Having only recently (and narrowly) survived one, hangovers have been rather on my mind recently. In another post, I quoted Kingsley Amis’ Lucky Jim on the subject of the crushing feelings that make themselves felt after an evening’s overindulgence.
Martin Amis (Kingsley’s son) described his father as ‘the laureate of the hangover’ in the memoir Experience. Let’s have another look at the passage from Lucky Jim: Continue reading
I love hearing about how writers write. Hemingway wrote standing up – by some accounts with a carpenter’s pencil (macho: very, very macho). Terry Jones insists that he wrote Starship Titanic in the nude. Proust wrote in bed, in a cork-lined room. Hunter S Thompson loaded up on anything from bourbon to Benzedrine, put a Dunhill in a cigarette holder, lit up and let rip. Kerouac wrote on rolls of paper because he believed that individual pages imposed artificial boundaries on his prose. Martin Amis hand-writes his fiction, but used a computer for Experience. Clive James sometimes writes in cafes and takes a nap every afternoon. When writing a book Stephen Fry gets up progressively earlier each day to work on it and eschews shaving. Salman Rushdie starts writing at 10:30am and doesn’t eat lunch.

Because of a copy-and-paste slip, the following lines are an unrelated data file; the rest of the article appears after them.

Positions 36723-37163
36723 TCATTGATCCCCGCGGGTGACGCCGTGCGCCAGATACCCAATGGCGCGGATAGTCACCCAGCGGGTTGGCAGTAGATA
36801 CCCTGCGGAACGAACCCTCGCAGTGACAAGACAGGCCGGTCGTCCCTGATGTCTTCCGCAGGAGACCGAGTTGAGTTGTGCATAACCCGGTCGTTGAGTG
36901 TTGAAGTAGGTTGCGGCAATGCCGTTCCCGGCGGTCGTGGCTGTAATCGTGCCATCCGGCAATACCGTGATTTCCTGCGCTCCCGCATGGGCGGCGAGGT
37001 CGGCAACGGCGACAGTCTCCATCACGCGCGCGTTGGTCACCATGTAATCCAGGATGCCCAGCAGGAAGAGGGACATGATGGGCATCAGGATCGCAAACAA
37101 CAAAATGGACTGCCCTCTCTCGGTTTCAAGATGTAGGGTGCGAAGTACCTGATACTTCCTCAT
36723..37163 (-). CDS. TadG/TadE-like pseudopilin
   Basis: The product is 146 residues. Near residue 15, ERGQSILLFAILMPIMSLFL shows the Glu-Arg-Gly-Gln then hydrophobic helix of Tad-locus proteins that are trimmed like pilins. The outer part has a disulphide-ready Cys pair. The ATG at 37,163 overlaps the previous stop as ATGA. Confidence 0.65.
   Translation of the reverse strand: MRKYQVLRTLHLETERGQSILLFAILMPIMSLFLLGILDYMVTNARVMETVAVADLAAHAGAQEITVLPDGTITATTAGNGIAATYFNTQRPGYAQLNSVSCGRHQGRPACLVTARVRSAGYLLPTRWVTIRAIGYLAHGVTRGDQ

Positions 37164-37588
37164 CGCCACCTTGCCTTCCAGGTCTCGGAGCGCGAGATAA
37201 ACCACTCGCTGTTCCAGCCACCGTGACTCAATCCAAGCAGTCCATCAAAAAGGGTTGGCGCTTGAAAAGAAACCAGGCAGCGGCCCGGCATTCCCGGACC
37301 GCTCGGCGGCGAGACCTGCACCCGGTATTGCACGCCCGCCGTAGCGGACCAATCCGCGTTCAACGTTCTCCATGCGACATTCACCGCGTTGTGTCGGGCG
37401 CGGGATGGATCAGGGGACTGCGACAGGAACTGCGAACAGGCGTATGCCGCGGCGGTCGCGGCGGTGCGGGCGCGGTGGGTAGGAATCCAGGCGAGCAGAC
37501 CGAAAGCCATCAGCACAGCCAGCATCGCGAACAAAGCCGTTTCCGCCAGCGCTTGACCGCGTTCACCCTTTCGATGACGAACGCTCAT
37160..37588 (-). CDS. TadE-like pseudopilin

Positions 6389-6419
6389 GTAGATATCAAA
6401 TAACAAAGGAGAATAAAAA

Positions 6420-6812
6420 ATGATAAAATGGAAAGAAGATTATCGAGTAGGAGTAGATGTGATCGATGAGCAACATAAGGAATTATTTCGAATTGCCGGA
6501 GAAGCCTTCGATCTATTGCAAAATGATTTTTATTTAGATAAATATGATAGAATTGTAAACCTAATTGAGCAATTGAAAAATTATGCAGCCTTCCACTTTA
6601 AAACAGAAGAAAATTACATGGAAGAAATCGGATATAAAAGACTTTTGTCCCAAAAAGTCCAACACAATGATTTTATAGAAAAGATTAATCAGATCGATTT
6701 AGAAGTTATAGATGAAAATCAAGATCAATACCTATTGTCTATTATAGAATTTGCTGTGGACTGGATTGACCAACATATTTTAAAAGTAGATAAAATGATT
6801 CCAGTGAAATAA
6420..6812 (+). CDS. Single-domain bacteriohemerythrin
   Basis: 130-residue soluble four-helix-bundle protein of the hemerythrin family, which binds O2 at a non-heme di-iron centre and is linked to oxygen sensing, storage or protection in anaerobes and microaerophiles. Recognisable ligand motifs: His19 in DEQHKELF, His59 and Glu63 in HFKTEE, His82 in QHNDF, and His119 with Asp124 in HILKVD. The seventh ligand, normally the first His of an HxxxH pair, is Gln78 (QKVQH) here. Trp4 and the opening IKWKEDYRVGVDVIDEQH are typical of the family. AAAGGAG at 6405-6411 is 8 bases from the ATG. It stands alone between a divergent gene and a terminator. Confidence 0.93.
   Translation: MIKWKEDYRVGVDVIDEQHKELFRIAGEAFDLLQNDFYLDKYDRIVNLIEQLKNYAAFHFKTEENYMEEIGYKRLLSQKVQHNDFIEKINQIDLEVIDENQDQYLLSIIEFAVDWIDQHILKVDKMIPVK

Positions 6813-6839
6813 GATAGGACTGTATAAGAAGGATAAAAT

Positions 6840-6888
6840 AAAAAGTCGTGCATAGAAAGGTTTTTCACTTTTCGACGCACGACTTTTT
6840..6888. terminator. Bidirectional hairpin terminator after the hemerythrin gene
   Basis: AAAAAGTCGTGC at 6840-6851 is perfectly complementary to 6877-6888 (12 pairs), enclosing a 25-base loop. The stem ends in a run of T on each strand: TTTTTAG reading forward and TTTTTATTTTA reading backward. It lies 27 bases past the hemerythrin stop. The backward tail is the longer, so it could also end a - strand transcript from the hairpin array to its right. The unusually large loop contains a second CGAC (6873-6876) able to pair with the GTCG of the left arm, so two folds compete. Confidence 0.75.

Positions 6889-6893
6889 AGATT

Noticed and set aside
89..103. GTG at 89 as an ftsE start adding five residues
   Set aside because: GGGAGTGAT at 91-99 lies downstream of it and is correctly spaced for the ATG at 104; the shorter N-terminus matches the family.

I love this kind of information because it’s essentially gossip. The last thing I’d ever do is think that any of these snippets represented the secret to successful scribbling. They just give my impressions about writers a local habitation and a name.
It’s puzzling, therefore, to be confronted with advice relating to writing. And when I’m confronted with rules for becoming a writer purporting to be a signpost reading ‘Fountain of the Hippocrene: 500m’, I start to twitch a bit and bite things. Continue reading
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Tagged Clive James, Experience, Fiction, Hemingway, Hunter S Thompson, Kerouac, Martin Amis, Proust, Salman Rushdie, Stephen Fry, Terry Jones, Will Self, Writing